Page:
We next had a stunning Ridge 2014 Benito Dusi Ranch Zinfandel.  These vines date back to 1922 and 25 acres worth goes to Ridge from the Dusi Family wine operation of now 202 acres (only 100 acres are from 1922 – 94 years old).  The Dusi family sells grapes to Tobin James, Turley, Meridian, Four Vine Winery and several other wineries if you remember having this vineyard from other winemakers.  We followed this wine with Donati Family Winery Claret and their Ezio Cabernet Sauvignon. These were well liked.


Joy Gander & Becky Steinhoff

David then brought out a special wine for us to sample: the “2012” Continuum (“96 rating”). This 100% estate wine using Cabernet Sauvignon, Cabernet Franc “, Merlot”, and Petit Verdot represents the last project of Robert Mondavi (remember he did OPUS with Baroness Rothschild) – to produce a First Growth wine of his own. The “2012” vintage we tasted is historically important to the Mondavi family, as the vintage marks the first Continuum to come from the Pritchard estate grapes only.  “The available 2013 vintage  is also important as it represents the first Continuum from the new winery building, the 40th vintage made by Tim Mondavi and marks the 100 anniversary of Robert Mondavi’s birth – the 1-40-100 wine in their parlance.”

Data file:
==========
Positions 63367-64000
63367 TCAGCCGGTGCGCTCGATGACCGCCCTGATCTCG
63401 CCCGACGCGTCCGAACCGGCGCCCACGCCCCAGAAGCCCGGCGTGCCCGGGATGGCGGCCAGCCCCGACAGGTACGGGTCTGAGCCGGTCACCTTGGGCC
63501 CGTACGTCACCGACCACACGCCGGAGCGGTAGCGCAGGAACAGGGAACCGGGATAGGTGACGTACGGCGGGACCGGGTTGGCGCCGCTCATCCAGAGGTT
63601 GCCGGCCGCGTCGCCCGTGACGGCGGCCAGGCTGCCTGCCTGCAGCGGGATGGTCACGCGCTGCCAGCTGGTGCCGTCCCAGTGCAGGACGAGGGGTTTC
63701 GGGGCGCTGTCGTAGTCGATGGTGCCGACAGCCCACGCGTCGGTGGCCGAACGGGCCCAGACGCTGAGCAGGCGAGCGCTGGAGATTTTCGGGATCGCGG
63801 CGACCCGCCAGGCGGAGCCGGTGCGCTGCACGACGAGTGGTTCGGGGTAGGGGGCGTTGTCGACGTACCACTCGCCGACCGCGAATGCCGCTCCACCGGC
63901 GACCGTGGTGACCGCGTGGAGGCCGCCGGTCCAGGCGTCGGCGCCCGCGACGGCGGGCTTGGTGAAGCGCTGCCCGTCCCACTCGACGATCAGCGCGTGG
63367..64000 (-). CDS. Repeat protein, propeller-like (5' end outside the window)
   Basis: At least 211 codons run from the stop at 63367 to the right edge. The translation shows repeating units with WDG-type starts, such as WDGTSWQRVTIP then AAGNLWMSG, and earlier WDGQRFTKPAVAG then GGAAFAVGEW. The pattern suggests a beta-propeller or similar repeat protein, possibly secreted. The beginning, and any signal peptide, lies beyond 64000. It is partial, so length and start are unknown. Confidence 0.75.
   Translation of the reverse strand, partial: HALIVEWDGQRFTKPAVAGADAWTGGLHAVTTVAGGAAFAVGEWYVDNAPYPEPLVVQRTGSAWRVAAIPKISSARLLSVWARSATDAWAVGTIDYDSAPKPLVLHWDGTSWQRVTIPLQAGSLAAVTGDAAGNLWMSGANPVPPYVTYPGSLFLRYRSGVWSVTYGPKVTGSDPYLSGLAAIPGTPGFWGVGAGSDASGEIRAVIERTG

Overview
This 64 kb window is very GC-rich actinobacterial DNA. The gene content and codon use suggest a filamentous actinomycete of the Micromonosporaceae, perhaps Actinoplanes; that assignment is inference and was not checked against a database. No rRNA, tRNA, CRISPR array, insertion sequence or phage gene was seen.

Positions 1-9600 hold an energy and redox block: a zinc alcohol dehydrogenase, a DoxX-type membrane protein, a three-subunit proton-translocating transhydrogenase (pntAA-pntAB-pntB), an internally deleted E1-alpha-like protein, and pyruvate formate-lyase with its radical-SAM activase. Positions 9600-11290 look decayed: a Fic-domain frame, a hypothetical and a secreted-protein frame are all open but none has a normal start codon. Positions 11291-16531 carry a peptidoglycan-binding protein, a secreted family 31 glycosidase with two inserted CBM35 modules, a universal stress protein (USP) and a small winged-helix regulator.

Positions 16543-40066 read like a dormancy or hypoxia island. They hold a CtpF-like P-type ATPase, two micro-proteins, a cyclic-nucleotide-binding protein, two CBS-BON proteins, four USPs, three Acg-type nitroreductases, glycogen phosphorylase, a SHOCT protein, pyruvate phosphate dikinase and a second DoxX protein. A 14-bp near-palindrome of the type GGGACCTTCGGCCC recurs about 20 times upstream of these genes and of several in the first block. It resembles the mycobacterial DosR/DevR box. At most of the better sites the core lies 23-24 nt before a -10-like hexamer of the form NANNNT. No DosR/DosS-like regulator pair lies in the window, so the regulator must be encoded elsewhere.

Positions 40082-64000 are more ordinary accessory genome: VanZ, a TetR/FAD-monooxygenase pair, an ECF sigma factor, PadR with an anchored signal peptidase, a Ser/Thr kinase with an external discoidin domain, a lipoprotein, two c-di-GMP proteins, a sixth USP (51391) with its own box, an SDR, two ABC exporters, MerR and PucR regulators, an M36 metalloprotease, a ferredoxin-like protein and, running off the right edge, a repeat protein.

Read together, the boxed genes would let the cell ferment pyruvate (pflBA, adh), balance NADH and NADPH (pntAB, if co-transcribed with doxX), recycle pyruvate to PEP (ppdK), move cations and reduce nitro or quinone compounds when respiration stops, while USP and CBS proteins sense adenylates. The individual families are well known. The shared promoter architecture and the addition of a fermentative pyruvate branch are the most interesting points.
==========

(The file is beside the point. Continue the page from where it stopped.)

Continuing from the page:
You can see that several of the wines, the Claret and Cabernet Sauvignon above, the Ancient Vine Mouvedre and Christo Rhone blend weren’t Italian wines, but they are wines and stories that are classically Californian – fulfilling the Cal-Ital/Italifornia tasting formula.  A good time was had by all and there was a brisk sale of these wines to the attending Wine “Fellowshipper” Rotarians.